The Many Deaths of the Firefly Brothers by Thomas Mullen
It’s the 1930s in the height of the great depression, millions are out of work and bands of bank-robbing outlaws are regarded as folk heroes in the USA. Former public enemy number one, John Dillinger, has recently been sent to his grave and stepping up to the top spot on the G-Men’s wanted list are the infamous Firefly Brothers.
As the book opens, Jason and Whit Fireson wake up to find themselves laid out on tables in the morgue. They’re both riddled with bulletholes, they should be dead but somehow they are inexplicably alive …
Jason stood, the tile cold on his feet, and stared wide-eyed at Whit. He reached forward and hesitantly touched his brother’s stubbly left cheek. It felt cold, but everything felt cold at that moment. He grabbed the sheet that lay up to his brother’s neck, waited a moment, and slowly began to pull it down. In the center of Whit’s chest, like a target, was what could only be a bullet wound.
As he took in this sight he breathed slowly – yes, he was breathing, despite all the metal he must be carrying inside, clanging about like a piggy bank – and leaned forward in grief, involuntarily putting his right hand on his brother’s biceps. It flexed into alertness, and Whit’s head turned toward Jason. Whit’s jaw was clenched and his brows quivered. Then his eyes darted down.
‘You’re naked,’ Whit said.
‘That hardly seems the most noteworthy thing here.’ Their voices were hoarse.
White sat up, still staring at Jason’s pockmarked chest. Eventually his eyes shifted down to his own body, and he lurched back as if shot again, nearly falling from his cooling board.
‘What …?’ His voice tailed off.
‘I don’t know.’
They stared at each other for a long while, each waiting for the other to explain the situation or to bust up at the practical joke.
So the Firefly brothers get a miraculous second chance. The next thing for them to do is to let their folks know they’re not dead – complicated, as they know their Ma, younger brother, and their lovers will be watched. Jason is desperate to get some money to his Ma and misses his heiress girlfriend Darcy terribly, but until they can work out what happened, who sold them out and get some more money it’s a problem – they’ll have to play dead for a while.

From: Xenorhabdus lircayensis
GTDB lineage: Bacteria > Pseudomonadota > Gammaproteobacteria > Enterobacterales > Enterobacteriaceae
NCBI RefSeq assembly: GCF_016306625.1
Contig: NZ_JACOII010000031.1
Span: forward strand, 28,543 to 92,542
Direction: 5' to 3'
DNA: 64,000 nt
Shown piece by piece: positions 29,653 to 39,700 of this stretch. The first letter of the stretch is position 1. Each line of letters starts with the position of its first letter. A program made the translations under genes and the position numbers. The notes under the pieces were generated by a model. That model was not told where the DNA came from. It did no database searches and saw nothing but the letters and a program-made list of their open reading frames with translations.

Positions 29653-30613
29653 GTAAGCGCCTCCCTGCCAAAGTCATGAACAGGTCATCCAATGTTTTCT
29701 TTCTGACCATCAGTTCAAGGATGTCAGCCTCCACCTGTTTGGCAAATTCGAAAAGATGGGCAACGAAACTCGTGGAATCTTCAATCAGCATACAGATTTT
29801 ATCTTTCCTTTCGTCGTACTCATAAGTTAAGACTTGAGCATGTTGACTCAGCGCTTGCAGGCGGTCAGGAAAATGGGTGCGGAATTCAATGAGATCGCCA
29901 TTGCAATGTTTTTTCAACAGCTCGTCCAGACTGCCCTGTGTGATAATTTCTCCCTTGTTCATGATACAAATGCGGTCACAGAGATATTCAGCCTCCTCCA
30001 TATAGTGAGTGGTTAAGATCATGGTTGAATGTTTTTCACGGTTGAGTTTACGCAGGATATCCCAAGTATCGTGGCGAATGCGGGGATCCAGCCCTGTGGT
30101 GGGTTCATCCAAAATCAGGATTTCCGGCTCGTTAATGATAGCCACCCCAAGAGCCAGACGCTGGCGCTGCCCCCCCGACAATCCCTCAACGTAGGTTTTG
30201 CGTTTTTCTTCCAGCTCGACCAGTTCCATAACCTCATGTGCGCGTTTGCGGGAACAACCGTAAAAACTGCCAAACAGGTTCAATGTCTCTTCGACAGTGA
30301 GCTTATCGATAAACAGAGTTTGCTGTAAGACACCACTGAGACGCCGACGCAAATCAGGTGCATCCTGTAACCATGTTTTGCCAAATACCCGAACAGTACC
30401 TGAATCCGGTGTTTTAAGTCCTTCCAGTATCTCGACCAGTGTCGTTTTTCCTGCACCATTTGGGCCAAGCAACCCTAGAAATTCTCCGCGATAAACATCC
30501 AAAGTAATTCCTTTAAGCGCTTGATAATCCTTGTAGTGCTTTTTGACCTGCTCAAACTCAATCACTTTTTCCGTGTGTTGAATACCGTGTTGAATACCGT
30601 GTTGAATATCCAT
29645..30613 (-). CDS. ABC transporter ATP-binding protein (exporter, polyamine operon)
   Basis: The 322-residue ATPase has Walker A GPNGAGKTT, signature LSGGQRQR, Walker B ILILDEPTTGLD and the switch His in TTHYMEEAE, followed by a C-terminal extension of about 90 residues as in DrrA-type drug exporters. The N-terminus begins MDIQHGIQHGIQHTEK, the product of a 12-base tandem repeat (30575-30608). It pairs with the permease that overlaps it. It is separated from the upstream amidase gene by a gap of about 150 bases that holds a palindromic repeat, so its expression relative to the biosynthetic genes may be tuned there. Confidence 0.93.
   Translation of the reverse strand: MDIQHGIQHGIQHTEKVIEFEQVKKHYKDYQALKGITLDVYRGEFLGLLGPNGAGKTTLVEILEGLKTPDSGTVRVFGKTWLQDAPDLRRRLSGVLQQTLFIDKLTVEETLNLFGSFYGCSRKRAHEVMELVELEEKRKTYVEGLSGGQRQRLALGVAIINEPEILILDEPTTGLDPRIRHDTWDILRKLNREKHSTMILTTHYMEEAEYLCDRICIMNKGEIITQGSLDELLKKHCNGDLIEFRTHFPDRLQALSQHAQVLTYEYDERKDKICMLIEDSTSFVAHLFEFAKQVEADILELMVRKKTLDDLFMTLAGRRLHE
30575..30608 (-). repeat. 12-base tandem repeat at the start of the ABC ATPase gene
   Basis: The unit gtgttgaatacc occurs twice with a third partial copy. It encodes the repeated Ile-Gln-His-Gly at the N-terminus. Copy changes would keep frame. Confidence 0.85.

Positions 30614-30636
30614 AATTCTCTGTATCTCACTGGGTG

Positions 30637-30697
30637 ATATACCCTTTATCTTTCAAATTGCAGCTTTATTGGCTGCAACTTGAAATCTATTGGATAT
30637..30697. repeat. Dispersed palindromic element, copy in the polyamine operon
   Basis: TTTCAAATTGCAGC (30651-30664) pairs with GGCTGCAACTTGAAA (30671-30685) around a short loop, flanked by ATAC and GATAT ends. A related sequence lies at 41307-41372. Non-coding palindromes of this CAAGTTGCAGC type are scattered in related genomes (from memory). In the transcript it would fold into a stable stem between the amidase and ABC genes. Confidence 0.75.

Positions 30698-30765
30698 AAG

The one person missing here is the brothers’ Pop, who didn’t approve of the life Jason and Whit chose to live, yet ultimately ended up on the wrong side of the law himself. He was however a profound influence on both of them, and Mullen tells his story and how the boys became bank-robbers in between the current day episodes as the Firefly brothers try to sort things out and carry on with their ‘endeavours’ as they call the heists, and the all too real possibilities of getting shot again.
This is much more than just a gangster novel, although there are some great set-pieces involving typical gangster types with appropriate nicknames such as ‘Brickbat Saunders’, and Darcy as the rich girl who likes a bit of rough was great value. Beyond the fun, Mullen explores the hard times that punctured the American Dream and produced the bad boy heroes. The Fireson family dynamics and the sibling rivalry between the three brothers features strongly, giving the novel that epic generational feel, dare I say it, akin to The Godfather, (although Pop is no Don Corleone). Jason is a real charmer and a thinking-man’s hoodlum; he justly takes the starring role, and gave this period-thriller solid substance which made it a pleasure to read. (8/10)
This post was republished into its original place in my blog’s timeline from my lost posts archive.
Source: Review copy – thank you.
Thomas Mullen, The Many Deaths of the Firefly Brothers (4th Estate, 2010) Trade paperback, 397 pages.